Have you ever not taken a trade and then looked back in hindsight and wanted to kick yourself? Ever entered a great trade and exited too early due to low confidence or over-thinking it, only to see the trade go on to be a huge winner? How often do you find yourself in these situations or similar?
Truthfully, these situations are unavoidable sometimes, but if you’re finding that you are in a constant state of frustration and regret with your trading decisions you need to do something about it.
What if there was a way to reduce these trading errors and the mental pain that comes from them? What if you could start getting onboard these big trades that you talked yourself out of entering? What if I could help you cure this mental condition and finally set you free?
I have good news and perhaps bad news (depending on how you look at it). The good news is: This article is going to help you understand what is causing these problems and hopefully give you confidence to rectify the issue and start nailing some of these trades you keep letting get away. No more living in hindsight saying “I was going to take that trade, but…” or “I was going to let that trade run, but…”. The “bad news” is that I can’t do the work for you, I can show you the proverbial “door” to success, but it’s up to you to walk through it.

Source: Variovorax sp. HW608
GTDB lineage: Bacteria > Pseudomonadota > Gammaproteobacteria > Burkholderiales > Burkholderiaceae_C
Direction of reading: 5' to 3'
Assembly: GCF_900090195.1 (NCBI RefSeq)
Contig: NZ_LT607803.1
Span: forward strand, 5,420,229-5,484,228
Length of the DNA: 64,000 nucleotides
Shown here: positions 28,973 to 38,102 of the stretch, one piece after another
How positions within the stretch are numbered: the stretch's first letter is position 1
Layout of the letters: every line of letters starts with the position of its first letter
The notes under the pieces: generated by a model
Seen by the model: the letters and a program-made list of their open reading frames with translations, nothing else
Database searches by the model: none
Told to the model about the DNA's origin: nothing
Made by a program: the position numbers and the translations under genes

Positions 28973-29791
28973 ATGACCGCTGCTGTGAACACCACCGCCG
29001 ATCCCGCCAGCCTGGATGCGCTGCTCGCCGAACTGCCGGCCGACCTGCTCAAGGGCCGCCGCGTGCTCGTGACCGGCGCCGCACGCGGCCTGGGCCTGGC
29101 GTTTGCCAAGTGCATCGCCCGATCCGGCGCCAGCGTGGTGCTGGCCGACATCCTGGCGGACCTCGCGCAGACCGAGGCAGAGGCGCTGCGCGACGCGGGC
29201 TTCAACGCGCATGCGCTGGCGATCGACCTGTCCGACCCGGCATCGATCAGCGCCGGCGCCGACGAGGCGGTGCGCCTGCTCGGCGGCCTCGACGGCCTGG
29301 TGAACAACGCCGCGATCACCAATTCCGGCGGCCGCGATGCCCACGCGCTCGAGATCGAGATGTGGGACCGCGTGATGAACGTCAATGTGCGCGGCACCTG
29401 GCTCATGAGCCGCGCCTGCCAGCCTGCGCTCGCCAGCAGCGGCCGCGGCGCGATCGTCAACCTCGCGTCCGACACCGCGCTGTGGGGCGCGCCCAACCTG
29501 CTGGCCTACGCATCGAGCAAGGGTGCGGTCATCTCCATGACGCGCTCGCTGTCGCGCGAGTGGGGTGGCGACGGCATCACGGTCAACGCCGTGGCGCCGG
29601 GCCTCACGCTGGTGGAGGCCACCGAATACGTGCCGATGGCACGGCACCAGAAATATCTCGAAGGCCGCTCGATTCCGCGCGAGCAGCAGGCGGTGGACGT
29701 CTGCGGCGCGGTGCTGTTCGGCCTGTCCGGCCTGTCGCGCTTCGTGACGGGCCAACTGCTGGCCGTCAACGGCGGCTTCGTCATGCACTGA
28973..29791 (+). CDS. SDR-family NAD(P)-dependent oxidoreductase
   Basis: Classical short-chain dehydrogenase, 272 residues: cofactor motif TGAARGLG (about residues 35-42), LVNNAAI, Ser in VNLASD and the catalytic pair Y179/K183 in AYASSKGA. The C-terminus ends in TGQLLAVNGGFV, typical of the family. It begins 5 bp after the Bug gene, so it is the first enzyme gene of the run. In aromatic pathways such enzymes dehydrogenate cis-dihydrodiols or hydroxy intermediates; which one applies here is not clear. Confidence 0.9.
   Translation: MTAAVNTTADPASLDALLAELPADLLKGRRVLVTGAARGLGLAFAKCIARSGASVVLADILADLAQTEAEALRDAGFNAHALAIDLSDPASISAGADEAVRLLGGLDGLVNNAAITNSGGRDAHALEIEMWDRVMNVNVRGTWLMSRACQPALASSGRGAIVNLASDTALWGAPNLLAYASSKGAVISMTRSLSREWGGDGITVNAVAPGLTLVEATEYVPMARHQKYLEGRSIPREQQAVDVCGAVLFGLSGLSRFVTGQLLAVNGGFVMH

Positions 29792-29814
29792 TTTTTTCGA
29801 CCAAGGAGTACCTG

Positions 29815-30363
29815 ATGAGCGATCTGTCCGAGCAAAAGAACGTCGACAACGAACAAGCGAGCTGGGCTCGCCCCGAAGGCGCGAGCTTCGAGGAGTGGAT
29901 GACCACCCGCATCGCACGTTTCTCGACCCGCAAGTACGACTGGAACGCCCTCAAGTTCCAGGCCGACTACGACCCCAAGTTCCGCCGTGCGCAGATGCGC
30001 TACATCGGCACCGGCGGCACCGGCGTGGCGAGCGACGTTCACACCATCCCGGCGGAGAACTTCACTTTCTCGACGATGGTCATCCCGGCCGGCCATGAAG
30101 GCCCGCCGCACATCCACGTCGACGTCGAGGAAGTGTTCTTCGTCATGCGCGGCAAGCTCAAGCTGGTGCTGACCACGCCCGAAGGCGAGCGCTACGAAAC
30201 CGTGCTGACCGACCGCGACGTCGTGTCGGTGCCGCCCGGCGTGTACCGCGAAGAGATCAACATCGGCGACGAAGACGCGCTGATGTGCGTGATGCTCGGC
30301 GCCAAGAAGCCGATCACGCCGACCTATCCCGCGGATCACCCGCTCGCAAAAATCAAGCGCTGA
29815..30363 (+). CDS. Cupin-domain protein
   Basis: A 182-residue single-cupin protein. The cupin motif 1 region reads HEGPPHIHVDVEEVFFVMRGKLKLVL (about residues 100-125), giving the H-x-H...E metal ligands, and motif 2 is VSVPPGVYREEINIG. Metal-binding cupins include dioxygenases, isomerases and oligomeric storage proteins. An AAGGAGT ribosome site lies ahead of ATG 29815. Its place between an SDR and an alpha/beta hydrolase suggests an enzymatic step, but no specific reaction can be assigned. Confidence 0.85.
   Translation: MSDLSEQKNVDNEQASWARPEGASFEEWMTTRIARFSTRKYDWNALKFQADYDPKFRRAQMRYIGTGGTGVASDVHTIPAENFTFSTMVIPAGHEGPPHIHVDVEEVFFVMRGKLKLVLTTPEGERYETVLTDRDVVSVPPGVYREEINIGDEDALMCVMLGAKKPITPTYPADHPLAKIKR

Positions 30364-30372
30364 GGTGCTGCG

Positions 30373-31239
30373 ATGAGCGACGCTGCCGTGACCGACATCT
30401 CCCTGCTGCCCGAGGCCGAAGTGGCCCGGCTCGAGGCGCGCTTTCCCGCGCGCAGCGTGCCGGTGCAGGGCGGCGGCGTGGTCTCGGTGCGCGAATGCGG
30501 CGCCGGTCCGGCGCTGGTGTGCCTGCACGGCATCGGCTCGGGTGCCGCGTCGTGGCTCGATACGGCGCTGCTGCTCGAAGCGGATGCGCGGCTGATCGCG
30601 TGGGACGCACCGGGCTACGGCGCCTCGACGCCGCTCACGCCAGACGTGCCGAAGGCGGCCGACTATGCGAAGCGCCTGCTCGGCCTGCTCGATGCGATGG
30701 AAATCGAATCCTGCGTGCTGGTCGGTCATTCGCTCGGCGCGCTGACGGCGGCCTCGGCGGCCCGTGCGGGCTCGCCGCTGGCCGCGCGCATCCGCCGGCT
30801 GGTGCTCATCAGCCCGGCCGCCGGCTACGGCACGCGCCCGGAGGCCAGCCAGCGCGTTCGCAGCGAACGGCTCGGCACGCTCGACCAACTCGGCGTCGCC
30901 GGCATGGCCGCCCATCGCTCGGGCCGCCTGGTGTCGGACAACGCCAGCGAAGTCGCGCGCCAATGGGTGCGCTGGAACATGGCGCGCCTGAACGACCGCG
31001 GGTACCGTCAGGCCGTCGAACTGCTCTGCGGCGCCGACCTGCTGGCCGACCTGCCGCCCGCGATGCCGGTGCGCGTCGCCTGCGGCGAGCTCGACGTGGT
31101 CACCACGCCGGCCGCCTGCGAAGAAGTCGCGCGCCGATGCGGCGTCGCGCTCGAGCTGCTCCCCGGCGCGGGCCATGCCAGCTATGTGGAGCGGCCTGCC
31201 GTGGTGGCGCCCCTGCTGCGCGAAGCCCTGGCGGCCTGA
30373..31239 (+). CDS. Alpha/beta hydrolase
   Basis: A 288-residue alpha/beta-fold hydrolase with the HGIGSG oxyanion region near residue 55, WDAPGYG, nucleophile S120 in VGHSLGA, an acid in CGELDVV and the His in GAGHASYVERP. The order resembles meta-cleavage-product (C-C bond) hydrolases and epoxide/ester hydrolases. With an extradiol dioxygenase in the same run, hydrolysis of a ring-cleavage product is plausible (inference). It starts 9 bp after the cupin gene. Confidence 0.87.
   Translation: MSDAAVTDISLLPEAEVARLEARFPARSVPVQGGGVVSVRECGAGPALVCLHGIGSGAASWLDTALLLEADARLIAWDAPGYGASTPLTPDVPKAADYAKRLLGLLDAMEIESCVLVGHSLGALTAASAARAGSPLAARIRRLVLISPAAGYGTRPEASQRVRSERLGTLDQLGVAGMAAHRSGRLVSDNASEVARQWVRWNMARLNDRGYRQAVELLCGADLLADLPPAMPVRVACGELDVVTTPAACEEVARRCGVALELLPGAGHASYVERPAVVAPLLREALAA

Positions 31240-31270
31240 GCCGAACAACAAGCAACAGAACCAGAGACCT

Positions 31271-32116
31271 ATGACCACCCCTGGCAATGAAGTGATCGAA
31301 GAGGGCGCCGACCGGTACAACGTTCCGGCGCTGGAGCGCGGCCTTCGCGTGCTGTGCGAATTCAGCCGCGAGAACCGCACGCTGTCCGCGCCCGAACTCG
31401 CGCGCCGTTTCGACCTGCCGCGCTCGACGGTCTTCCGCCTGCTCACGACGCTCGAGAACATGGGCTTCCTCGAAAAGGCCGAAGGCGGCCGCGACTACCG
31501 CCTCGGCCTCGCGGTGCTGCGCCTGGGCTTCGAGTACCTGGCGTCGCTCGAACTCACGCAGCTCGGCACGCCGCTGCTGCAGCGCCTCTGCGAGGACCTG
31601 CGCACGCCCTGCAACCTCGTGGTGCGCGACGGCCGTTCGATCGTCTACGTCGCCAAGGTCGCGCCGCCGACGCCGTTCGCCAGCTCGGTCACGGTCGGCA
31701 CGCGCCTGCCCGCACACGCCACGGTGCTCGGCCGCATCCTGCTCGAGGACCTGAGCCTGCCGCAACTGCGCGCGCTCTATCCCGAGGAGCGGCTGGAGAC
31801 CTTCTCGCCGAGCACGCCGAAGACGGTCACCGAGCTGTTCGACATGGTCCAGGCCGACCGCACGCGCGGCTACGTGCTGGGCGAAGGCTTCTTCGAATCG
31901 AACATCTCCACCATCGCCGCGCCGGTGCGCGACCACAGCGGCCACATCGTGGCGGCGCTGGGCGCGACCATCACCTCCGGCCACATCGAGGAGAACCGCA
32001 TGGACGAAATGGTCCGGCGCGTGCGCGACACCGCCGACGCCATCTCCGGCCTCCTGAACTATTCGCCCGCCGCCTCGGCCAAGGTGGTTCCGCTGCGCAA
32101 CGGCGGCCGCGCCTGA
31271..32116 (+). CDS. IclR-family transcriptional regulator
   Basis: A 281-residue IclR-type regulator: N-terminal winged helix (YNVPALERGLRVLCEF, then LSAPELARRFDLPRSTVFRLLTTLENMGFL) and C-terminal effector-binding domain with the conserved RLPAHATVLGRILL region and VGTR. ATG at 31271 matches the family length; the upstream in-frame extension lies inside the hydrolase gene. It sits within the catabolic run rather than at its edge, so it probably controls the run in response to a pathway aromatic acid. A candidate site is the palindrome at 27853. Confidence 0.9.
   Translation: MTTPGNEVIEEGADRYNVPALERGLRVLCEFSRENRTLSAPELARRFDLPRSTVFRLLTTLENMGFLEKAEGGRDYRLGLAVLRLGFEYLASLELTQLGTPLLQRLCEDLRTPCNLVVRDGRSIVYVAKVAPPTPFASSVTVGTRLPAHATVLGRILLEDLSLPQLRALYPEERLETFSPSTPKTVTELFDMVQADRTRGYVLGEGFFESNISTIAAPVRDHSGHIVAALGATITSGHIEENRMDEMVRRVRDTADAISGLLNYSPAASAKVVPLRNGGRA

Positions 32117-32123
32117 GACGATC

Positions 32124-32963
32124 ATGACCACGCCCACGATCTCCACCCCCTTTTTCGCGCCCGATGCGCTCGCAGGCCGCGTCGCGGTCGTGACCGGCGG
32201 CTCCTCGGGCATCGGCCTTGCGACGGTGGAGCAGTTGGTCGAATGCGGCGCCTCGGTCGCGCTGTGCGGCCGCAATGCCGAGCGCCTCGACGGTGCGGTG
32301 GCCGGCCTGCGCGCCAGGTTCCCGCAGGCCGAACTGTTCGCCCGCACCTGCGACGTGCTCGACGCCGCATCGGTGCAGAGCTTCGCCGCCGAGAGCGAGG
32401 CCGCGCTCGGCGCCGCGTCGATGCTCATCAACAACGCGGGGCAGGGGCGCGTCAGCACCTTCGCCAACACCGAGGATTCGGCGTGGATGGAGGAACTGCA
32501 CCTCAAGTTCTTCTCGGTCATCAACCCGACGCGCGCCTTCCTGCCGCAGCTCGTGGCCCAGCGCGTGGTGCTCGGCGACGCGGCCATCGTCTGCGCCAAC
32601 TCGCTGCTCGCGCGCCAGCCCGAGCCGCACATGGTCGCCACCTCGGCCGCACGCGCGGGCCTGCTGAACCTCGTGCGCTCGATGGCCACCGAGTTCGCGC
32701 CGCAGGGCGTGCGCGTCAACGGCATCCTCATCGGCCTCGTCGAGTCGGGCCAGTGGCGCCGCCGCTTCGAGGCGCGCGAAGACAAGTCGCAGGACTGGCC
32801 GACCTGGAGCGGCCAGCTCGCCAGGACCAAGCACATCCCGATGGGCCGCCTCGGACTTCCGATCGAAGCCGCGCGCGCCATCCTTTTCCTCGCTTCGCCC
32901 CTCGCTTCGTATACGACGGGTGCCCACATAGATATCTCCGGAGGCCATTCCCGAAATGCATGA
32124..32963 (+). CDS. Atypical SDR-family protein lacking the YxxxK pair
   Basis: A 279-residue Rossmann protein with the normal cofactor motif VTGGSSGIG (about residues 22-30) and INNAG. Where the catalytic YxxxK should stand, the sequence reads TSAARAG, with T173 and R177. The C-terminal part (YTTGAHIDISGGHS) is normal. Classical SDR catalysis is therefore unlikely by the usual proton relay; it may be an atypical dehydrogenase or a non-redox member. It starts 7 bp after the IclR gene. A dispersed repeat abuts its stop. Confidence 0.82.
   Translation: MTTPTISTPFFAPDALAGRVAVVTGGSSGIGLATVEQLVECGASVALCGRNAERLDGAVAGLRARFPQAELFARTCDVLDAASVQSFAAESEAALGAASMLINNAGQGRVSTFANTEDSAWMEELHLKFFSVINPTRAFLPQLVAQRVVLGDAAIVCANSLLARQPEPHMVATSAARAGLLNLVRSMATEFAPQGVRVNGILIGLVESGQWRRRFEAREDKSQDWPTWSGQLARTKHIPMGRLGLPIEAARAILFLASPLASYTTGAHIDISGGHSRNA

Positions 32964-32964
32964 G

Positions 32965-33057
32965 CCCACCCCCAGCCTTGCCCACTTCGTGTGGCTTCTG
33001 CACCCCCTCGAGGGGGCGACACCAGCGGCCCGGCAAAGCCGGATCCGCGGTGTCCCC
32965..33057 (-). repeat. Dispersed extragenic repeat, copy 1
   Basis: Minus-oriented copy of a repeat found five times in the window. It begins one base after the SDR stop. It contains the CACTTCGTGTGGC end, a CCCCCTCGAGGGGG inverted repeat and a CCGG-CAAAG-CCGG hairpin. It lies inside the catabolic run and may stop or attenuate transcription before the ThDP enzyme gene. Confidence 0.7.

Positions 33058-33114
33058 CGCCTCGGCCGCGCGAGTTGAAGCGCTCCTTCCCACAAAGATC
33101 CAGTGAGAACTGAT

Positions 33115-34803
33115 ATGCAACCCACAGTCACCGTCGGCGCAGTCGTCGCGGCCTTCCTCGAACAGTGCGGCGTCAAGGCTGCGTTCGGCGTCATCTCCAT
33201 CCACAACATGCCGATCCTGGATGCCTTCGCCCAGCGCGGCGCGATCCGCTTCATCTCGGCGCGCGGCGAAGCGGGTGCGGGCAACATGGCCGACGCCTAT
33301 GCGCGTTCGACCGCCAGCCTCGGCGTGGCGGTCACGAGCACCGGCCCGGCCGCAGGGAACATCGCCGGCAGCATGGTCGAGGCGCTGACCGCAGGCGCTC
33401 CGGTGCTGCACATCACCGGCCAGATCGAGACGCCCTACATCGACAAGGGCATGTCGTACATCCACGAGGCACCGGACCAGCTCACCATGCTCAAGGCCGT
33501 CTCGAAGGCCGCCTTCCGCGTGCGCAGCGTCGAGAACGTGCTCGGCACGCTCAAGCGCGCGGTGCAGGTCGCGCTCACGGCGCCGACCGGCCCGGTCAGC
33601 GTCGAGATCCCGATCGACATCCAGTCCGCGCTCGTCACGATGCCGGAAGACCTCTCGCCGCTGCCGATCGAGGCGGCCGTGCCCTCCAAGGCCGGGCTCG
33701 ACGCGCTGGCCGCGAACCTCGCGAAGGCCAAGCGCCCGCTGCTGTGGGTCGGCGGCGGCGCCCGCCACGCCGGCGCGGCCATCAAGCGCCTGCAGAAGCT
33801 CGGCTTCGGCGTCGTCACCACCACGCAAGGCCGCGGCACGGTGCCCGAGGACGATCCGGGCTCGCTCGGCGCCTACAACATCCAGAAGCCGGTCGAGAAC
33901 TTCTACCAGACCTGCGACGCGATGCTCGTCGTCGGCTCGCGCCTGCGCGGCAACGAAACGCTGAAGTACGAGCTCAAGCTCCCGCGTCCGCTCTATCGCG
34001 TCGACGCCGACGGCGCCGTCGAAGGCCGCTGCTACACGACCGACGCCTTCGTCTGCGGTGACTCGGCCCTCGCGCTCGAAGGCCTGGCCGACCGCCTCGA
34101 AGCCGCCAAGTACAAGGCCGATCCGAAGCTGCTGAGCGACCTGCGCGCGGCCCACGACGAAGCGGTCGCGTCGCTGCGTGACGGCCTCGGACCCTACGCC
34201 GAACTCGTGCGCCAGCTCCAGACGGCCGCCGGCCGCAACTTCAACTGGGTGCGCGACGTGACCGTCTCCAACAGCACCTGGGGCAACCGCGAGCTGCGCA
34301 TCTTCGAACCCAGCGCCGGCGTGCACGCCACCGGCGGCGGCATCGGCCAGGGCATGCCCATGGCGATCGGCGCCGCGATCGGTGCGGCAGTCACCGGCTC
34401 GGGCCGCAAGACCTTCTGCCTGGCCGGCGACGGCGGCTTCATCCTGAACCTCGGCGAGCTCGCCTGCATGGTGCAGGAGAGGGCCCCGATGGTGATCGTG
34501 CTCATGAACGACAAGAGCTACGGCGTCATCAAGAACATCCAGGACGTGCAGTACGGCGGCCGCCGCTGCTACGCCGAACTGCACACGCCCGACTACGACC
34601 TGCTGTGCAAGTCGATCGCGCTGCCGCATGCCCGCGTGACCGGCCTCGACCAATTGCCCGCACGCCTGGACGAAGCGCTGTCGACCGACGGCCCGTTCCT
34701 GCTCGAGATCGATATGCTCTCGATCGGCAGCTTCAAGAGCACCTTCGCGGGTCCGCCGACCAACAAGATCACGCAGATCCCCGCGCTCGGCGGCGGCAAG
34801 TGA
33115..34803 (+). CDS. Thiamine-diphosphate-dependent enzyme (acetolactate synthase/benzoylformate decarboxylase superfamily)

So, if you’re tired of standing in the same spot, getting nowhere fast, here is the path, all you have to do is start walking down it…..
1. Learn what recency bias really means and how to stop it
Humans tend to make decisions about the future by looking at the past and for good reason; this is usually a very helpful behavior that can prevent us from repeating the same mistakes over and over. However, although this evolutionary instinct has helped us move forward over the centuries, in trading, it tends to work against us. We call ourselves “optimists” when we learn from the past, and indeed that is typically a very optimistic thing to do, but in trading, in an environment with so many random outcomes, it can make us “pessimists” very quickly.
Allow me to explain with an example….